Force-feeding Case Studies




This account of Ethel Moorhead was published on the 'Great Scotswomen' web pages, but the website was not active in May 2009.





In February 1914 Ethel Moorhead became the first suffragette to be force fed in Scotland. Force feeding, whilst it could never be described as fun, was particularly brutal in Perth Prison where rectal feeding was forced on some suffragettes.

Fortunately for Ethel, she was confined in Calton Jail in Edinburgh and was released with nothing more severe than double pneumonia – the result of food getting into her lungs whilst being forcibly fed.

Ethel had previously been arrested and was released under the notorious Cat and Mouse Act. This cunning piece of legislation, officially called the Prisoner's Temporary Discharge of Ill Health Act meant that suffragettes were allowed to go on hunger strike but as soon as they became ill they were released. Once they recovered, the police re-arrested them and returned them to prison where they continued their sentences until they became ill and were released again, or completed it.

But as the authorities were to learn, Ethel was not easily intimidated and something as trivial as “parole” didn't stop her reconnoitering Traquair House, for a wee bit of arson the authorities presumed, and banged her up again.

The Suffragette - the WPSU newsletter

Ethel was born in the 1870's, the daughter of an army surgeon. The family were moderately well-to-do and Ethel spent some time studying painting in Paris and was regarded as talented enough to have several exhibitions.

Her involvement in the suffragette movement began in 1910 when she joined the Women's Social and Political Union (WSPU), the militant movement formed by Emmeline and Christabel Pankhurst in 1903. Her first recorded acts of dissent were in 1911 when she threw an egg at Winston Churchill at a political meeting in Dundee and then became Dundee's first tax resister (refusing to pay tax on the basis of “no taxation without representation”).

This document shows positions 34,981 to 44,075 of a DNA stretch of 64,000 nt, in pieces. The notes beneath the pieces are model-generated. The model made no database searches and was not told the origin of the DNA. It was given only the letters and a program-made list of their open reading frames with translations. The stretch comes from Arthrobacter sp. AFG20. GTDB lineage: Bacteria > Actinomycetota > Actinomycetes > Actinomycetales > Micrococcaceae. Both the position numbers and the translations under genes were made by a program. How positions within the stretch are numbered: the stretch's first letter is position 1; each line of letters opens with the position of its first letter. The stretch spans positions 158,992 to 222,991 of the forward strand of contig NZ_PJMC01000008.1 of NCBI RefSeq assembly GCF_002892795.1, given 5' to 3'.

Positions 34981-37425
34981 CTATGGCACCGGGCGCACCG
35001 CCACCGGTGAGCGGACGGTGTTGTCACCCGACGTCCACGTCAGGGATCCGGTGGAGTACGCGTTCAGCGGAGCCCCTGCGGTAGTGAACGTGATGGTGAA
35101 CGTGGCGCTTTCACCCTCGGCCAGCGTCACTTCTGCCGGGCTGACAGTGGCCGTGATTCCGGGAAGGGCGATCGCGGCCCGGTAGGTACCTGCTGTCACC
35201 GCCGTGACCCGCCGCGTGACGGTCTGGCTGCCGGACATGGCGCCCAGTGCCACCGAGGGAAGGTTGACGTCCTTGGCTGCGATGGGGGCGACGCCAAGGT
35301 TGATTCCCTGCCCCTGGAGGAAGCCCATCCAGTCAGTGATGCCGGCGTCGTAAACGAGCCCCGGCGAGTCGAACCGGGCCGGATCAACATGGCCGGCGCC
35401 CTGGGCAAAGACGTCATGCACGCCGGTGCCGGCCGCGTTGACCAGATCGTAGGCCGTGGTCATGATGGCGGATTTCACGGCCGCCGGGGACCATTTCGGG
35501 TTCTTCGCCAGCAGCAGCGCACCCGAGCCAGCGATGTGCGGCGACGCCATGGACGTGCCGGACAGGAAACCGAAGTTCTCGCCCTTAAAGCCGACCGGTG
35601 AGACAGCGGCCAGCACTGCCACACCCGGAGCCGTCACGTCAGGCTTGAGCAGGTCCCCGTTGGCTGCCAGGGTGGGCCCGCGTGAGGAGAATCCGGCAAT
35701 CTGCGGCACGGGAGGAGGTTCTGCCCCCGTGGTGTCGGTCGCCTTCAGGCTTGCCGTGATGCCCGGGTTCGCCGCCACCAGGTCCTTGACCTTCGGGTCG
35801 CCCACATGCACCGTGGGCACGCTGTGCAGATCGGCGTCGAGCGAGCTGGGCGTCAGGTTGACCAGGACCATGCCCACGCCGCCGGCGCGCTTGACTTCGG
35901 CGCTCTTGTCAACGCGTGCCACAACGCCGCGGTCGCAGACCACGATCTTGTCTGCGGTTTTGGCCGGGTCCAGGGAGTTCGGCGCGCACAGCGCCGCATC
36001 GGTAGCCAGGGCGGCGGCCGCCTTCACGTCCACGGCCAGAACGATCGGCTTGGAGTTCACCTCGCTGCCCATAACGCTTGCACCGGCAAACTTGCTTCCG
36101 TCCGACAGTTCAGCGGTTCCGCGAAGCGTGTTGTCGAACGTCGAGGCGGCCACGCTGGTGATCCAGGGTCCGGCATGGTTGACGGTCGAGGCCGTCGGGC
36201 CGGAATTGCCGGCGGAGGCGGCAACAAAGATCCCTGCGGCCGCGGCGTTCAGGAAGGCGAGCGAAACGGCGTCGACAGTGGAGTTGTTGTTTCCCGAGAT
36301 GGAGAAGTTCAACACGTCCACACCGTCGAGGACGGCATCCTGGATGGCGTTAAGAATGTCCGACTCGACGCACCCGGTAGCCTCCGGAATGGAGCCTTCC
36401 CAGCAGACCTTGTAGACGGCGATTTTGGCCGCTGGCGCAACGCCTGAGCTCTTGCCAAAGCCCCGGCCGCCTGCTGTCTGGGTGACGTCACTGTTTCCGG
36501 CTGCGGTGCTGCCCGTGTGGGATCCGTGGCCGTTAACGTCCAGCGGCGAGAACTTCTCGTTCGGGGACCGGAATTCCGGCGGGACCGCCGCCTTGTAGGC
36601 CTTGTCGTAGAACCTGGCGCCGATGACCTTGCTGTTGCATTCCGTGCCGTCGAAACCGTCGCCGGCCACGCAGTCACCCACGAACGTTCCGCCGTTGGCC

In 1912 she was charged with smashing the windows of Thomas Cook's but was acquitted on the grounds of insufficient evidence. It didn't deter her. She broke a glass case at the Wallace Monument in Stirling in the autumn of 1912. The act was deliberately designed to invoke the symbolism of the struggle for freedom. This cost her a night in Stirling Jail and she also spent a week in Perth Prison later in the same year. Neither experience broke her spirit with one prison governor describing her as “insolent and defiant”.

By December of 1912, Ethel was obviously getting a taste for adventure. She threw a stone at a car she thought was carrying Lloyd George, the Chancellor of the Exchequer of the day. It missed but the police didn't miss Ethel and she was banged up again. Once inside she smashed several panes of glass in her cell windows, refused to leave the exercise yard and went on hunger strike.

In January of 1913, she was arrested again, this time in Cupar, Fife. The offence? She threw pepper into the face of a policeman. True to form she smashed the glass in the police cell, flooded the passageways of the prison by turning on all the water in the lavatories and chucked a bucket of water on the prison officers who came to subdue her.

By the autumn of 1913, suffragette tactics had become more radical and involved fire-raising. Ethel was arrested in Glasgow in possession of fire-lighting equipment. She was sentenced to eight months imprisonment. Predictably defiant, Ethel was removed from the court during proceedings for contempt.

She immediately went on hunger strike and was released under the Cat and Mouse Act and instructed to report back to prison in 7 days. She didn't.

She was on the run for several months during which time police attributed at least four arson attacks to her.

Force feeding was brutal and caused public outrage

Presumably they would have ascribed a fifth if she hadn't been spotted and arrested at Traquair House. This time though there was no Cat and Mouse Act release and she was force fed, causing the double pneumonia.

She was released again with instructions to return to prison to complete her sentence. Guess what .... she went on the run again.

It would take until 1918 for women to achieve suffrage and even then only for women over the age of 30. With women of the character of Ethel as opponents, FirstFoot is astonished the authorities didn't give up after six months. They were never going to win.